Have you thought all the thoughts than can be thunk?

Friday, March 25, 2011


Pickled Asparagus
Crystal jars of pickled asparagus. They’ll be ready to eat in about four weeks.

At least, I do now.

Until today, I never did.

But today I took my first foray into Old-School Food Preservation by putting up (now, there’s a locution for you!) a few pints of pickled asparagus.

Consider this to be a first shot in what may turn out to be an extended campaign. There are all sorts of tasty things I want to try canning. Marinated roasted peppers. Prunes in Armagnac.

Meanwhile, I’m on a sort of food-preservation binge. I’ve got a couple of chunks of gravlax in the outside fridge, all salted down and doused with a healthy tot of akvavit. There are a couple of pints of salt-preserved Meyer lemons fermenting merrily away on the counter - they’ll be ready to use in a couple of weeks - and a monster vat of red beets slowly converting themselves into dark, tangy rossl. This year, we’ll have the most kick-ass borscht ever to serve at the Passover seder.

Lemons and Beets
Preserved Meyer lemons sit a-fermenting next to a vat of red rossl beets.

Too bad the Missus loathes beets. “They taste like dirt!” she invariably says. I prefer to think that they carry the flavor of the minerals from the rich farmland where they grew. Their terroir, the winos Sommelier Guild boys would say.

Update: Marinated roasted red and yellow peppers are done. And the gravlax kicks ass, too. Yowza!

Thursday, March 24, 2011


I’m posting these ’cause I like ’em. Also, I’m too lazy to actually write anything.

Dragonfly Glass

Three-D Leaves

[Click on either photo to embiggen.]

The first image is a closeup of the stained glass chandelier in our dining room; the second is a shot of autumn leaves taken in Eric’s backyard last November.

Wednesday, March 23, 2011


Elizabeth Taylor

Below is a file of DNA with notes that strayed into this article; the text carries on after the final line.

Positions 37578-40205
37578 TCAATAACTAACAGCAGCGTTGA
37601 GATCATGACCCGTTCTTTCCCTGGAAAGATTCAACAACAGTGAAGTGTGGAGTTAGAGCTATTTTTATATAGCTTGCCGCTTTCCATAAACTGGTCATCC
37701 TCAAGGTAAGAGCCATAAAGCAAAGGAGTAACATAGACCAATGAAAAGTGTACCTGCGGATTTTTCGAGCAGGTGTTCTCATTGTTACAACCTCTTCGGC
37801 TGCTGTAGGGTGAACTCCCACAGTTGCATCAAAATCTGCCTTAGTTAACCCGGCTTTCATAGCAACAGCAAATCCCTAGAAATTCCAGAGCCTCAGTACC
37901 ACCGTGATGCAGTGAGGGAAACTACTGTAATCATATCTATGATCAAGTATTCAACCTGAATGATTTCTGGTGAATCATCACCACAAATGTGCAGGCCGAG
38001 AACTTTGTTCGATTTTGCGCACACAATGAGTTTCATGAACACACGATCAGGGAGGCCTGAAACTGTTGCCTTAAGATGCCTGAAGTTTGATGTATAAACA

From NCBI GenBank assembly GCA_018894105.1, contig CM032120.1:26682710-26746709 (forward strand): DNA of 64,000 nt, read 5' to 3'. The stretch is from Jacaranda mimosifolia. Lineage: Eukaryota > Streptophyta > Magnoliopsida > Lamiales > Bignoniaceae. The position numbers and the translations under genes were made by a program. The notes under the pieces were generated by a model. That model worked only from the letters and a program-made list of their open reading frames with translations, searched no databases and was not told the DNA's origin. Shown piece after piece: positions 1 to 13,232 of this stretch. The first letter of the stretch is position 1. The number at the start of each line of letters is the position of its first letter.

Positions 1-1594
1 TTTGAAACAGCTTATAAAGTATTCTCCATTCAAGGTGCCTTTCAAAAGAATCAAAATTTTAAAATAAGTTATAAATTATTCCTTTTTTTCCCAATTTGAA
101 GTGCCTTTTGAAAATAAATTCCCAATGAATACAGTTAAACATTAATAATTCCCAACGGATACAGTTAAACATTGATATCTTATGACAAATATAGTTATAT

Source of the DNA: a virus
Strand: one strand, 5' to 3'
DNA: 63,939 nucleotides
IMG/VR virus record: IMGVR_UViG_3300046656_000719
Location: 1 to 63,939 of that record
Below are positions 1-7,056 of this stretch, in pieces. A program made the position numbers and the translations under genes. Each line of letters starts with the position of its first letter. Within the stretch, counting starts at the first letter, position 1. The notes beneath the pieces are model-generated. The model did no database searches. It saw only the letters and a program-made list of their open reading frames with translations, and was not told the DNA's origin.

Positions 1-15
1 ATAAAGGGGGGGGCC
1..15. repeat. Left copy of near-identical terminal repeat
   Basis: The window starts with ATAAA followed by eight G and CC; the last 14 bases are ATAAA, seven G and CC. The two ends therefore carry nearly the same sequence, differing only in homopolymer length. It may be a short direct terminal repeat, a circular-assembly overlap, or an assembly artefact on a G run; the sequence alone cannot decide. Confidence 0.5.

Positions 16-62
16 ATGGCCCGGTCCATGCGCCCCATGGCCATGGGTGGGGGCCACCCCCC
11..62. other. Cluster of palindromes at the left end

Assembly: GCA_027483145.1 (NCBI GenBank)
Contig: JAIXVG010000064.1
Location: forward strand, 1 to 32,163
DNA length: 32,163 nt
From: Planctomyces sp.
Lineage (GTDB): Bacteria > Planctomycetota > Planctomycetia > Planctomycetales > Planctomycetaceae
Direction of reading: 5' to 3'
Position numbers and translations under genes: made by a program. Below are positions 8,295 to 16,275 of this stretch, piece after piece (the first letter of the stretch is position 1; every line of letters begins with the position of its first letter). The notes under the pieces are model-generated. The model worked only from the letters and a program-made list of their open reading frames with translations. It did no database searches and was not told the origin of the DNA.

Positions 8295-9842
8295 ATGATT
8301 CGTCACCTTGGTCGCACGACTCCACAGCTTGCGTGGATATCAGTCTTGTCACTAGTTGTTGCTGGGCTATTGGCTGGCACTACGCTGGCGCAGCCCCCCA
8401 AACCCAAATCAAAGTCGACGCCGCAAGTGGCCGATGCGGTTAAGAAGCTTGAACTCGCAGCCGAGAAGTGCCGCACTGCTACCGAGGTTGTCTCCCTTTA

Elizabeth Taylor, 1932-2011. Requiescat in pace.

Yes, the reigning monarch in the United Kingdom is Elizabeth (the second of her name), but another Elizabeth was the Queen of Hollywood.

Elizabeth Taylor, the very model of a modern Hollywood screen legend, died today at age 79 from congestive heart failure.

After her having been married eight - count ’em! - eight times to seven different men, I cannot imagine what Ms. Taylor’s family gatherings must have been like. Figuring out the seating arrangements at the funeral will be a challenge.

Taylor’s life was filled with noteworthy achievements both on and off the Big Screen. I will not enumerate them here, preferring to defer to others. Suffice it to say that movie stars may come and go, but Ms. Taylor was unique, a larger-than-life personality who leaves a real void as she moves on to whatever awaits us in the Next World.

And who knows? Perhaps the Unexpected Visitor (may he not visit any of us any time soon!) will become Number Nine. In the meantime, ave atque vale, Liz!

[Tip o’ th’ Elisson fedora to Kevin Kim, upon whose site I first saw the news.]

Tuesday, March 22, 2011


A few days ago, as I left the house to run some errands, I saw that it was snowing.

March snowstorms are uncommon in the Atlanta area, but they’re not completely unheard of. This was a bright sunny day in the low 70’s, however, and the local weathermen hadn’t been predicting the end of the world... so what was going on?

It was a storm of petals.

The Bradford pears and cherry blossoms, having been in bloom for the past couple of weeks, were now shedding those blooms. They fluttered down gently, coaxed by a soft breeze.

I thought back to the previous year, when a violent rainstorm knocked all of the blossoms off the trees in a single day. This was different. This was... beautiful.

Petals like Snow

The tree-blossoms lie now in drifts along our driveway. Soon they’ll turn brown, shrivel up, blow away, and become part of the soil, eventually becoming the constituents of future flowers. But meanwhile, they provide a gentle reminder that Spring is here at last.

Monday, March 21, 2011


...and while you’re busy running your mouth, I will cook and eat the tomato.

Maple Syrup-Roasted Tomatoes (Raw)

Maple Syrup-Roasted Tomatoes (Cooked)